“Better to let the guilty go…

…than to punish the innocent.” This maxim may be more commonly interpreted and known, at least in the United States, as “innocent until proven guilty.” It is a foundation of law in the United States, and for a very good reason.

More and more, though, it seems like people have lost a fundamental understanding of why that maxim exists. When I see articles such as this, or this lovely article, with quotes such as, “How often are we manipulated into prioritizing the abuser over the abused?” I am reminded that, by and large, most people do not understand the nature of the judicial system or due process in the United States. The judicial system is one in the US that is known as “adversarial,” that is, the court pits the accuser against the accused to judge the evidence and credibility of those involved in the alleged incident. As part of this, courts and law makers have devised rules and standards for court conduct. One of those standards, in fact, one so important that it is covered twice in the United States Constitution, is the right to due process.

Due process comes from the idea that the government should not have the right or authority to arbitrarily decide, “This person goes to jail and has all their stuff seized today.” Because of that, due process rights are granted to the accused. To speak of “due process” for the accuser shows a serious lack of understanding. The meat of due process is best explained with the words that grant it, from the Constitution: “[No person shall] be deprived of life, liberty, or property, without due process of law.” (And the same applies for the 14th Amendment, which holds the individual states to the same standard.) What this means, contrary to what certain political groups or advocacy groups want to push as a narrative, is that “listen and believe” can not be the standard for judicial proceedings in the United States. No person should ever be convicted of a crime just because of the word of another person.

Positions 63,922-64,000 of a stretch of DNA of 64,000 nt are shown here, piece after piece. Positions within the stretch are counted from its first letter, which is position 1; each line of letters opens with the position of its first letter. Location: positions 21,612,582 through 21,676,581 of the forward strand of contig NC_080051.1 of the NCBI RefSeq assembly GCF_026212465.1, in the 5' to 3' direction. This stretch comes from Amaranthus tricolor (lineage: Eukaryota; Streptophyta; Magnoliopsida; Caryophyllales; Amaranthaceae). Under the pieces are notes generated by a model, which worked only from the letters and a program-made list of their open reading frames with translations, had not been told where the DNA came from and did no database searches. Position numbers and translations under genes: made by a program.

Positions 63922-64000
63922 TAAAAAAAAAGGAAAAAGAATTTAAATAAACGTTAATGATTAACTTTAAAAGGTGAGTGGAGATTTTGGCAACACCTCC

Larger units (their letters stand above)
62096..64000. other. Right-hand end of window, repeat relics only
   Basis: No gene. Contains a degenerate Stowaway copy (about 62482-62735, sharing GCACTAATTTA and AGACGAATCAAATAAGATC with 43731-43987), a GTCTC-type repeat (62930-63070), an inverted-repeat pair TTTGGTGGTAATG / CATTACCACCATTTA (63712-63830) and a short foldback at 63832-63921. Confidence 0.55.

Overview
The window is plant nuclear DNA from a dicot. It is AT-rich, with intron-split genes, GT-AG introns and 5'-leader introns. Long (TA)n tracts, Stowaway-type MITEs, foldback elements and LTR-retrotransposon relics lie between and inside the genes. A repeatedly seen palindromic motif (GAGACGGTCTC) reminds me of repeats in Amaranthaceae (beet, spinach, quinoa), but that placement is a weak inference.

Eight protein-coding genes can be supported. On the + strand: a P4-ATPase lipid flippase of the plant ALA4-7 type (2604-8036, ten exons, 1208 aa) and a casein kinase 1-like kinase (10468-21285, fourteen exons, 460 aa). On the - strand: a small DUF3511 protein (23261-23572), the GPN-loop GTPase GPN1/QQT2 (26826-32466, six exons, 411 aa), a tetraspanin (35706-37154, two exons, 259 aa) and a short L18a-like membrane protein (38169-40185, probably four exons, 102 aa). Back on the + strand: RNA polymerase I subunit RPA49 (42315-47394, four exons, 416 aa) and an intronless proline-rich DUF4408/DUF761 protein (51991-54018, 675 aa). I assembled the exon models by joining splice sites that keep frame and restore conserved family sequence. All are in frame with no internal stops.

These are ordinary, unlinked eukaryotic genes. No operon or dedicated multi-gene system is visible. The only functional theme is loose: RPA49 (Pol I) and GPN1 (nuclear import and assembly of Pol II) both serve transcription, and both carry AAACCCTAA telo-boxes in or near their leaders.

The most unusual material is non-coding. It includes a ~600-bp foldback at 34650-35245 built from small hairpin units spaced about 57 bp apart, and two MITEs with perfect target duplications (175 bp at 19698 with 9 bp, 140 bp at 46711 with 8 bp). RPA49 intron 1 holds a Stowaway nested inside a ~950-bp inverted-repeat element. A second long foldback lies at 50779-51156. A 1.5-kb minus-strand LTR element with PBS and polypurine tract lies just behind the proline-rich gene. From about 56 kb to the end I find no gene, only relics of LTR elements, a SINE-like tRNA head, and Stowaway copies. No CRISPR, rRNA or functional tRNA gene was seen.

This, of course, has another point that is very important: Until a person is convicted of a crime, that person is entitled to protection of their reputation. In short, false accusations of a crime are in and of themselves a civil crime (a “tort”). That is to say, if an individual makes a false accusation and that damages the reputation of another, the person who was accused has the absolute right to sue for defamation – regardless of what certain political groups want to push as their narrative. By using anti-SLAPP laws to allow false accusations to go through violates everything just about the justice system and opens people up for further abuse by those who already intentionally harmed them!

Due process is fundamental to the United States legal system. By trying to eliminate it, those who push for its removal erode the validity of the justice system and encroach ever closer on an authoritarian State where the rights to be secure in your person and property no longer exist. It is a shame that education has fallen so far to the wayside and allowed hysteria to blossom and push horrible ideas to the forefront unchallenged. So this is my plea: Challenge these ideas. When someone talks about dismantling a cornerstone of the justice system, ask why. What do they really hope to gain from it? What is the real underlying motivation for those statements?

I think anyone who does will be surprised at just how deep the rabbit hole goes, and just how terrifying the thought process of those people really is.

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